19th Nov 2018

Top Ten Tips For Your First Mediation Meeting

By Dominic Raeside

In this blog, Family Law in Partnership’s Head of Mediation Dominic Raeside outlines his top ten tips for preparing for your first mediation meeting.

Attending your first mediation meeting can be a daunting occasion. You may not have had much contact since you separated or, if you are living in the same house, you may have actively tried to avoid discussing controversial issues in order to ensure there is a calm environment at home. Your solicitor will have explained the process to you but there can still be unanswered questions – especially with regard to the way that you behave at that meeting.

In this blog I have put together a top ten tips for clients attending their first meeting. I do hope that you will find it helpful.

  1. Ensure that you are clear where the meeting is taking place and allow ample time to get there. It may sound obvious but having a last minute panic that you will be late, or that you are in the wrong place, is only likely to heighten any anxiety surrounding the meeting.
  2. Use your ex-partner, or ex spouse’s name. That might seem a strange point but there can be a temptation to say “he” or “she” or to resort to legalistic terminology such as the “petitioner” and the “respondent”. This is rarely helpful because the other person may find it upsetting and this can then mean that the meeting starts on a bad footing. Using other terms can be a way of distancing yourself from what is going on, but it is important to always remember that you are attending the meeting to try to find the best resolution for you and your family.
  3. Think about the language you use. Imagine how you would feel if what you’re saying was said to you. Saying “I feel very hurt and it would help if you acknowledge that” is likely to be more constructive than “you always ignore how I feel“. Using “I feel” is talking about the experiences you have had. Saying “you always” makes accusations about how the other person has behaved.
  4. Keep an open mind with regard to the options that you might explore during the meeting. Exploring an option doesn’t mean that will automatically be what happens, it just means you are looking at whether that might work. You may have to explore several options before you find one that will work for you (and your children) but if you dismiss options before you have properly examined them you may be missing a potential solution.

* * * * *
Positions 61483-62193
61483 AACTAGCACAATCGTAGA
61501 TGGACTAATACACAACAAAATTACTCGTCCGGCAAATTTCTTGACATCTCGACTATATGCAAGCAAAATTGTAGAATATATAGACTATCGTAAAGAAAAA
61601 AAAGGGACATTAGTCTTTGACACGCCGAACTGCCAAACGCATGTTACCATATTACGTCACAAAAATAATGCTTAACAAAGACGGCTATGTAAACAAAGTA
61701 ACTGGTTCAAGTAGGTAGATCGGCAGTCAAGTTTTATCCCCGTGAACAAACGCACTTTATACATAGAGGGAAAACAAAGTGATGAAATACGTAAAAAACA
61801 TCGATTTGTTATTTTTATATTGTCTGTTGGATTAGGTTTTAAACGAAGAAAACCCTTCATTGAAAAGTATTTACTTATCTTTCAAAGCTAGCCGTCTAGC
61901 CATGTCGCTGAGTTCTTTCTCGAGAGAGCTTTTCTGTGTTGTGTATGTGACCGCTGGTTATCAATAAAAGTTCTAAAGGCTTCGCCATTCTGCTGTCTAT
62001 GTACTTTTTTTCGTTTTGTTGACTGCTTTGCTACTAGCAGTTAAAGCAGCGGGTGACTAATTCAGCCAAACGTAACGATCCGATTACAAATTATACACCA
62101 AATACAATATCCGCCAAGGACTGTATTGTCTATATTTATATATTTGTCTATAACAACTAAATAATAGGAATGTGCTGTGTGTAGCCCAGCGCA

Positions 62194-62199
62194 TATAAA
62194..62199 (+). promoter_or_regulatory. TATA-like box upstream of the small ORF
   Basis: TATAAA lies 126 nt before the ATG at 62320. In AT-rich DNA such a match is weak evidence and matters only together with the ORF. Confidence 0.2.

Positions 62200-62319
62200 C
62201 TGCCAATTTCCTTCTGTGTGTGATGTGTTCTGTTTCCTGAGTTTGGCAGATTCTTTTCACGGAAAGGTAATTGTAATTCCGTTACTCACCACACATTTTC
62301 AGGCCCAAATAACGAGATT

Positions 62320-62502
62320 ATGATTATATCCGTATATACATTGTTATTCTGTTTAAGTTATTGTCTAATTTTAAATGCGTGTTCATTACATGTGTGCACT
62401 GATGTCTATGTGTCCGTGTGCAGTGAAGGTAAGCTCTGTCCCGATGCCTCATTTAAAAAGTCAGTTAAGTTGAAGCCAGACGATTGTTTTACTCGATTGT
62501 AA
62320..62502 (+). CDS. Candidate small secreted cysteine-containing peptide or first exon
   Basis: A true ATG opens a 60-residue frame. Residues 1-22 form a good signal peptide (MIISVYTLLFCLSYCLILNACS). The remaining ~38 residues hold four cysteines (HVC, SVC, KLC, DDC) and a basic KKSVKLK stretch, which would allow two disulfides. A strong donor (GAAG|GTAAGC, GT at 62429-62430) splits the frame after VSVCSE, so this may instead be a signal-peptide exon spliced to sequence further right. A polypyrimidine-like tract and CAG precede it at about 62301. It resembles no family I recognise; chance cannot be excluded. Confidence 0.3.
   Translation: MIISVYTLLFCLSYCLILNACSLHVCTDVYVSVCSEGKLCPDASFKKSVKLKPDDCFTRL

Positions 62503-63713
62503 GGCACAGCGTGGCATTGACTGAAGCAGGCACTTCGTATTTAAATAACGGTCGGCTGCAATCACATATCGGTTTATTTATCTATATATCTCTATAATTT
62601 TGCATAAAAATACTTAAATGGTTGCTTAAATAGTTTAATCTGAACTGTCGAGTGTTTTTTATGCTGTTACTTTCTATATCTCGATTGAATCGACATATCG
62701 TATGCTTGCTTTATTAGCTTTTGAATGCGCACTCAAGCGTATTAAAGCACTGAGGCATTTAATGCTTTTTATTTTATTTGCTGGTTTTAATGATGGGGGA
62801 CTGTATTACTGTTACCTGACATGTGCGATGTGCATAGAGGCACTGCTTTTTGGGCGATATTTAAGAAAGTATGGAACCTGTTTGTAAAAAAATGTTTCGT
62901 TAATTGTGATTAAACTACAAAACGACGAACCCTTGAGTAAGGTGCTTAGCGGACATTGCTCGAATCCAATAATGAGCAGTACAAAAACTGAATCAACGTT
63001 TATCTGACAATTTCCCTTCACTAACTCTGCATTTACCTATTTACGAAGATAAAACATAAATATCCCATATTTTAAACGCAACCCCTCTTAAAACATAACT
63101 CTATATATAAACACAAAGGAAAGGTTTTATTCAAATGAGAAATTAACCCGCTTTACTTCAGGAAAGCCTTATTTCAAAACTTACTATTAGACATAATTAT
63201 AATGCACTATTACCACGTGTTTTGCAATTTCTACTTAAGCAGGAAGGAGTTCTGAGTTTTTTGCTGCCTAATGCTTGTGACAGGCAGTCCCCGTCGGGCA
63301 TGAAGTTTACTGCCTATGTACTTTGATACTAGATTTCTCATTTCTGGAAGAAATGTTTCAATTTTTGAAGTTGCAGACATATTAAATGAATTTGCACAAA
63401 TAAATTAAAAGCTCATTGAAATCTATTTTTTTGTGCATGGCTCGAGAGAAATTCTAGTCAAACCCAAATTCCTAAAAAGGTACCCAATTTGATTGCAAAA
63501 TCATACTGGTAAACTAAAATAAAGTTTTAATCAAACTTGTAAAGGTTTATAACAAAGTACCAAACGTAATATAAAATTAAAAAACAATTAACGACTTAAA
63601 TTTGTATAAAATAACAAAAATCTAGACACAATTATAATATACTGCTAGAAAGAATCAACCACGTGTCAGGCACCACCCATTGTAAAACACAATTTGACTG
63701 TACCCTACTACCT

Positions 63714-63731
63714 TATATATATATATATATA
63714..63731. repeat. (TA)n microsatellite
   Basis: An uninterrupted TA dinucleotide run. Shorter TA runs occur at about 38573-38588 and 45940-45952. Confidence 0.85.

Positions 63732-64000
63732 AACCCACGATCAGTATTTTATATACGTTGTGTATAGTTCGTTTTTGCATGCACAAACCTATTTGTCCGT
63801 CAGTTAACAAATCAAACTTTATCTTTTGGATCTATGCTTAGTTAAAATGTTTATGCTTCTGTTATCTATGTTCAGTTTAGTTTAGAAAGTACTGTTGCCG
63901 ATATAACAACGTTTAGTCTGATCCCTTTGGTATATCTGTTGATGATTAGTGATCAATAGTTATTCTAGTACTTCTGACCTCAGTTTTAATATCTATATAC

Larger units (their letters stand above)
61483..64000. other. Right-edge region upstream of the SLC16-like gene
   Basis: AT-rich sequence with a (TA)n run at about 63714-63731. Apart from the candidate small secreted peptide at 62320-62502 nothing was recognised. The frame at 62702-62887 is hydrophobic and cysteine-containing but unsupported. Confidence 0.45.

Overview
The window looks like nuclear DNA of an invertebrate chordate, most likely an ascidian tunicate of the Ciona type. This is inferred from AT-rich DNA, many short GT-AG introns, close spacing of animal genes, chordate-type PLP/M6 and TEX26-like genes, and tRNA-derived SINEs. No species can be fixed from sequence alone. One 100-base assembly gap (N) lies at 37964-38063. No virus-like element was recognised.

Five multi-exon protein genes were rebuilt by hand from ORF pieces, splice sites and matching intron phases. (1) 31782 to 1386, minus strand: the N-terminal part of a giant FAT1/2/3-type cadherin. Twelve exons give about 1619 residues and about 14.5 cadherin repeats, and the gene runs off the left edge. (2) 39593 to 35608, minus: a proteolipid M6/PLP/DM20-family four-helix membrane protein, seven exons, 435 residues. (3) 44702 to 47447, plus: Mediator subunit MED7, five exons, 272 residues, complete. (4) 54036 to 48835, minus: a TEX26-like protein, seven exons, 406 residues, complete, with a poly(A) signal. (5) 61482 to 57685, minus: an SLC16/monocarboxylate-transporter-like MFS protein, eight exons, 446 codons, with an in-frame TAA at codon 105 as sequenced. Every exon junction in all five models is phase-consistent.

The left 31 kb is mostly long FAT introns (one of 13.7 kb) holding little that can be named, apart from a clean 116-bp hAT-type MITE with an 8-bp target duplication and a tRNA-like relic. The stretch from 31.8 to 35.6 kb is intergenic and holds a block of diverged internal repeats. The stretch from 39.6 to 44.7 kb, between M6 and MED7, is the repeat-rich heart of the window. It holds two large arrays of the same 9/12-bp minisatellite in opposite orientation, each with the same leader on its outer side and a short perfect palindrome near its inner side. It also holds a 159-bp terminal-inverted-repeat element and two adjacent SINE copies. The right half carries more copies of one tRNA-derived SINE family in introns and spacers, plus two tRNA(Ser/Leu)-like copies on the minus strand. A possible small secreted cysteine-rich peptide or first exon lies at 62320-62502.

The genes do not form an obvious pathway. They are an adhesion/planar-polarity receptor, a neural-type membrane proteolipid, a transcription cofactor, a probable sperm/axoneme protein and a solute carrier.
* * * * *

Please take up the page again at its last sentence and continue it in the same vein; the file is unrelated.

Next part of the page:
5. You may be worried about one issue particularly. Ensure that your solicitor, or the mediator, is made aware of this but don’t try to dictate the agenda. Ultimately you are looking for a resolution that resolves all issues, and a resolution that resolves just one issue may not be the best long term plan.
  6. Listen carefully. This may sound obvious but when people feel under pressure the “flight or fright” response kicks in and this makes them less able to think rationally. Try to stay calm. If you feel you are becoming agitated then ask if you can take a quick break to help you feel calmer. Some deep breathing, or other relaxation techniques, can be helpful.
  7. If you are unsure of anything then ask. Lawyers and mediators should not use terminology that people don’t understand. If you hear something that is unfamiliar, or you find an explanation confusing, then say so. This can make you feel self-conscious – especially if you feel that your ex-partner is more confident with money than you – but you cannot consider a particular suggestion if you don’t understand what is being proposed.
  8. If you feel that more legal advice would be helpful before you can properly consider a suggestion then say so. You can arrange to discuss the matter with your lawyer before the next mediation meeting. It is often helpful to speak to your lawyer between mediation meetings to obtain further advice and to update them on your discussions.
  9. Speak up if you feel something about the process isn’t working for you. It may be something that is easily resolved and sitting in meetings feeling uncomfortable is unlikely to assist the situation and help you find a resolution. Even if you feel it is something very small, or silly, the mediator, or your lawyer, will be happy to help make things better for you, if they can.
  10. Double check any steps that you and your ex-partner need to take after a meeting. You want each meeting to be as productive as possible so it’s important that you each understand what you need to do between meetings. This can involve checking some information, or obtaining some further documentation, or just considering a particular suggestion and discussing it with your lawyer.

If you would like to know more about mediation and how it can help you to find a resolution to your family issues, then please contact Dominic Raeside, Head of Mediation at Family Law in Partnership : E: mailto:hello@flip.co.uk or T: 020 7420 5000.

For more information on mediation, visit our website page which explains how mediation works and what types of disputes it can be used to resolve.